I don't want to step on toes but I disagree with your trainer.
One of my trainers also does both dressage and hunter jumpers but you do not show your chest where you are going, that creates crookedness. Looking too far to the inside creates crookedness, where as looking to the outside tends to help correct the crookedness that creates. The idea isn't that you're constantly leaning one way or the other but that you find straight and center, so you can then see how you move your body affects the horse. If your always crooked the horse will adapt to compensate.
Horses definitely travel in the direction where you put your weight. It's like if I put a 20lb backpack on you and you had it swung over one shoulder you're naturally inclined to follow the weight of the backpack. And I can say from breaking babies that is how we teach them to steer or if you ride a school master that is how they steer. It's based off of where you put your weight. Like if your rode my young horse and didn't steer that way he would have no problem running you into the wall because he puts himself under your weight. He's also a horse who can contort and twist his body in a variety of ways, so if you're not pretty straight and aware of all his pieces he will contort himself like a zig-zag (arabs are known for this). If you want him to leg yield, you almost just position, step into the outside stirrup, look where you're going and ask. The steepness being controlled between the inside leg and the outside rein. Straightness off of position and organization. If you step into the inside stirrup you may need to guide him with the outside leg because I will say we teach them to follow our weight because our goal in training is that our effort appear effortless even though nobody knows how many hours we've spent training to get it to look effortless.
I say this because straightness matters in dressage ESPECIALLY when you start moving into 2nd and 3rd level when you're doing a lot of laterals and movements and counter canter, simple and flying changes. When you do half pass and you go haunches in and into half pass (same with piroettes). Haunches in you sit more to your inside seat bone and lift the outside seat bone with the outside leg back, inside leg at girth to keep bend through the rib cage as the haunches are brought around the inside leg, then as you go into half pass you just ask the horse to travel side ways from the haunches in looking between the ears. What you see between the ears is where you're headed. If that makes sense.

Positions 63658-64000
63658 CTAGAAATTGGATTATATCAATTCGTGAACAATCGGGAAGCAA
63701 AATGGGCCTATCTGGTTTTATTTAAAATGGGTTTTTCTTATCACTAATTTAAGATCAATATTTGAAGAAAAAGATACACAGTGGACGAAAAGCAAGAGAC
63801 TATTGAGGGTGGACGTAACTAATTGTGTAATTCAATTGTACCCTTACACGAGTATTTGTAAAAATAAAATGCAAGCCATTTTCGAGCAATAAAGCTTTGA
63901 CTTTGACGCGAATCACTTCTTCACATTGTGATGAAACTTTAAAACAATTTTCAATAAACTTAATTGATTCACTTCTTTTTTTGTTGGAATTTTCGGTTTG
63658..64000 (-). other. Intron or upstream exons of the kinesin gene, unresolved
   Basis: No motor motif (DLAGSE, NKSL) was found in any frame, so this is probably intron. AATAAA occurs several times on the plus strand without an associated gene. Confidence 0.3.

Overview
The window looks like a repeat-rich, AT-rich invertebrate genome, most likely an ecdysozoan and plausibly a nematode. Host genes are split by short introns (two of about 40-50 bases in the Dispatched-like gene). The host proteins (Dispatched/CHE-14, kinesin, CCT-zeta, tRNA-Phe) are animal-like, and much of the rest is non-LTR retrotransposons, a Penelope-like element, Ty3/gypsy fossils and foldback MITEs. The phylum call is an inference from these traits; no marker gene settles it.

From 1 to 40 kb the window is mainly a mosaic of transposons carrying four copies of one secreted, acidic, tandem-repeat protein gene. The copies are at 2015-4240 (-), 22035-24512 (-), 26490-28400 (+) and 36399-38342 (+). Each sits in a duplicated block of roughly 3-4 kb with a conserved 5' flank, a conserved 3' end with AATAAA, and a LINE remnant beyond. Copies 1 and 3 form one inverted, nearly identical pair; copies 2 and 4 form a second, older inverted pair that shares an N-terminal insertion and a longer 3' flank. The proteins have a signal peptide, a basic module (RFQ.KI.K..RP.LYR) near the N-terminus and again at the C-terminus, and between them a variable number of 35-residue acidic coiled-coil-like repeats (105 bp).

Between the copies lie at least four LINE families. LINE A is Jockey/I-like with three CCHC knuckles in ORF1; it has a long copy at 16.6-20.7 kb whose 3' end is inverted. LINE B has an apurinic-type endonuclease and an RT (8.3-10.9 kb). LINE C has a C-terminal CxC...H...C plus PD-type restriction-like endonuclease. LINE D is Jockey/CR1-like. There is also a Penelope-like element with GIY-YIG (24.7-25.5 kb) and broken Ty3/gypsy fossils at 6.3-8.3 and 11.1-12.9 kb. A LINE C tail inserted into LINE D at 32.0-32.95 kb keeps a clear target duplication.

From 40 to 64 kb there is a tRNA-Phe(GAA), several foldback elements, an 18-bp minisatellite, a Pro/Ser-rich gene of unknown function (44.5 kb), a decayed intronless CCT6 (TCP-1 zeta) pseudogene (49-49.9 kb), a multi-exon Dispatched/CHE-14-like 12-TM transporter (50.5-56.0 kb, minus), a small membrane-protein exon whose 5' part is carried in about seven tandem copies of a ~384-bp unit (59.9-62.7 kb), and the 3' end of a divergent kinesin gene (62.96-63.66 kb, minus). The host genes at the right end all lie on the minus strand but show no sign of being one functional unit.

Or when you pick up true canter inside leg at the girth, outside leg behind and I look over the outside shoulder if they're not getting true canter because it puts my seat bones where they need to be for canter, so that when I teach the horse to pick up either lead of canter I can get it based on my position if that makes sense. When you turn with the outside shoulder forward like you're looking where you're going, your outside seat bone is forward, inside seat bone back and that is not in line with the shoulders or the horse at canter. Inside shoulder should be forward, inside seat bone forward, outside seat bone back as you ask because you are in a way mimicking and following the horse's body. If that makes sense.
My youngster in shoulder in, so you can see where my shoulders are in relationship to him and how his body is responding. He's pretty straight but correctly bent around my inside leg in shoulder in. It's consistent. https://www.youtube.com/watch?v=yJswKAohbwI
Charlotte Dujardin. World number 1 dressage rider. Just note this is a very hot, strong and difficult young horse but it shows you a lot of what dressage riders do. There are moments when she does turn her chest in but that's for the hind leg. https://www.youtube.com/watch?v=AXpROP5ht34
I'm including other riders too who aren't world class, except for Catherine Haddad. https://www.youtube.com/watch?v=0tcB...TXddQ&index=86 https://www.youtube.com/watch?v=h8AneU8jz94 https://www.youtube.com/watch?v=nLM_1MXjp1o
Sorry went really long with this but I'm trying to explain and I'm not always good at that so I get long winded trying to be detailed and conclusive. But I was going to say to your understanding of basics will constantly evolve as you discover better and better ways to do things. This is constant you'll always evolve and learn as you progress. All this sport is is learning new and better ways to do something. The moment you start feeling like you know what you're doing and you got this, you will ride a horse who will teach you a whole new set of rules and ways to ride. I think it's what makes it so hard to get cocky because every time you start feeling like you know your stuff and youre awesome, you will get knocked down many pegs and sometimes in the dirt. It's wonderful lol.